Non-Melanoma Skin Cancers (NMSCs) are the most common skin neoplasms, and they are mainly divided into basal cell carcinomas (BCC) and cutaneous squamous cell carcinomas (cSCC).
Hereditary epidermolysis bullosa (EB) is a rare genodermatosis characterized by skin fragility and blistering of the skin and mucous membranes, in reaction to minimal trauma.
EB is genetically and clinically very heterogeneous and consists of four main types: simplex EB, junctional EB, dystrophic EB, and Kindler EB. Based on the clinical characteristics, blister distribution, and the severity of clinical signs, it is possible to identify several EB subtypes.
Each type has numerous complications, the most common one being the development of NMSCs. BCCs are commonly found in severe simplex EB, cSCC is the prevalent NMSC for junctional and dystrophic EB patients.
Surgical excision of tumors is generally the standard procedure for NMSCs. Wound closure in EB patients is often pursued with autologous split skin, epidermal or full-thickness grafting, dermal substitutes, and/or secondary intention healing.
AIM OF THE WORK
The aim of our work was to analyze the postoperative outcomes of cSCCs excised from EB patients in our clinic, in order to have a better knowledge of the main critical issues with this cohort of patients in their surgical management and oncological follow-up.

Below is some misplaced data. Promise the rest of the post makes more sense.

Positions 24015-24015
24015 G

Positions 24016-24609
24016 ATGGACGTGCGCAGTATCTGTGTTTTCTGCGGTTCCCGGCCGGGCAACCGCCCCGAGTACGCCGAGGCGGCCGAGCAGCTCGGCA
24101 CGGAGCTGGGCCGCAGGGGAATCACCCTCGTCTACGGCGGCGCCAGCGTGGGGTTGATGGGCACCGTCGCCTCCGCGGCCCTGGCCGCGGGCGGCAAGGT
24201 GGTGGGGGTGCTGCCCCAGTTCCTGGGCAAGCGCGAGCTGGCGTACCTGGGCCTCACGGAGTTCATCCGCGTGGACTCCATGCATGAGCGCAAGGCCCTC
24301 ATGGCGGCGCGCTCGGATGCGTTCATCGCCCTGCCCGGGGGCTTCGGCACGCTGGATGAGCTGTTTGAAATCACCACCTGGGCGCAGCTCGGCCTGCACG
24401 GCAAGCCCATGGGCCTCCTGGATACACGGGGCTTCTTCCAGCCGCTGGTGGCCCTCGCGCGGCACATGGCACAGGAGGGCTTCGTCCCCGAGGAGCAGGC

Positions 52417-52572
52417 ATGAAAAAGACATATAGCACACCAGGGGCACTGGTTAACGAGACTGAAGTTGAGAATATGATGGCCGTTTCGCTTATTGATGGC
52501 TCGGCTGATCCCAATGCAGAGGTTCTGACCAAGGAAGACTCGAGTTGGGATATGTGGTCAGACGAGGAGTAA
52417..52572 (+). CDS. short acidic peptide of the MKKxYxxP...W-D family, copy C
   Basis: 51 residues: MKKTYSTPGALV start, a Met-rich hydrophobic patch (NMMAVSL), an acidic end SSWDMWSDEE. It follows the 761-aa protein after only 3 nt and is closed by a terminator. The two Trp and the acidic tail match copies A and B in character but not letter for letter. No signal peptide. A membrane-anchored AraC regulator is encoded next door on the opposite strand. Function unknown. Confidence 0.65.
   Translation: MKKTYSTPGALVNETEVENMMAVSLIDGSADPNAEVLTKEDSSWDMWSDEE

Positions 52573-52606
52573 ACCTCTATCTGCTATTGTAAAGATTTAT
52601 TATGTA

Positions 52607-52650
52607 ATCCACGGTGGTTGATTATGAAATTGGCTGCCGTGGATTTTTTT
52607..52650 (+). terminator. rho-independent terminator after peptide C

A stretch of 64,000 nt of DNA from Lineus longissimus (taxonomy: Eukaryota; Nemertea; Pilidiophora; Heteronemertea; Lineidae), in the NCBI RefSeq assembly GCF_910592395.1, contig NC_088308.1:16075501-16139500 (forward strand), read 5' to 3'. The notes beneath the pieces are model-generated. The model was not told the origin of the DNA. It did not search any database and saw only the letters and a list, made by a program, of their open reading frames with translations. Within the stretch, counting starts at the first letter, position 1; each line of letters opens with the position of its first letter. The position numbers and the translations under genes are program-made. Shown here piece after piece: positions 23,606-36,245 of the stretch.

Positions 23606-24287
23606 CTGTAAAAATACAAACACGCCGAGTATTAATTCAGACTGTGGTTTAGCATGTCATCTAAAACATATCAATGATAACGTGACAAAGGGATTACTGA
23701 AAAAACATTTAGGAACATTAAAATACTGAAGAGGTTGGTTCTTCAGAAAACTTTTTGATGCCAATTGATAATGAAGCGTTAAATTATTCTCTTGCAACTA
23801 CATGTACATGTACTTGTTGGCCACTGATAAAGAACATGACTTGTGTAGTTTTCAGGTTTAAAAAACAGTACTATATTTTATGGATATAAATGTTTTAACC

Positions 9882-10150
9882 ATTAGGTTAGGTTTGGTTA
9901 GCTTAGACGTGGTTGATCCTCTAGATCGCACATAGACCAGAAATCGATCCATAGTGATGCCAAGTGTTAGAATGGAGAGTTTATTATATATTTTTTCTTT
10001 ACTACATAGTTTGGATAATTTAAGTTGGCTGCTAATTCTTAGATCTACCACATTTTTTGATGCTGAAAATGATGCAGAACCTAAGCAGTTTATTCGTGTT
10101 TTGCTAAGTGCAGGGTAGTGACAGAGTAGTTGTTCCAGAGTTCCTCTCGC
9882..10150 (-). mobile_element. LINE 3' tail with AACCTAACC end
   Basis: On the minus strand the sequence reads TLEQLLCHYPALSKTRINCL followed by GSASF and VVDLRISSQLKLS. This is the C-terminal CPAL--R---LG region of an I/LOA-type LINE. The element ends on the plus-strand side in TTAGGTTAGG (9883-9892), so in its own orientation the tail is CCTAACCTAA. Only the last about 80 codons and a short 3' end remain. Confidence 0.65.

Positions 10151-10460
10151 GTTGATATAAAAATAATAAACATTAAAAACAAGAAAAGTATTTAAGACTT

MATERIALS AND METHODS
We collected data from a cohort of 5 patients diagnosed with cSCC, treated at Modena University Hospital from February 2008 to May 2021. Collected data include patients’ age and sex, date of cSCC diagnosis, relapses, site of the neoplasia, number of surgical interventions needed for radical excision, use of dermal substitutes, postoperative infections.
The results of the data analysis showed the tendency of EB patients to develop numerous cSCCs that often tended to relapse after complete excision with clear margins. Moreover, multiple surgeries were commonly necessary to achieve radical excision of cSCCs with clear margins. A great part of the studied population used dermal substitutes, the most commonly used being Matriderm®. However, the postoperative infection rates were higher when the dermal substitutes were used.
In conclusion, we observed a particularly aggressive progress of cSCC in EB patients. Our data suggest that the best approach for these tumors is the early diagnosis and a strict follow-up after surgery.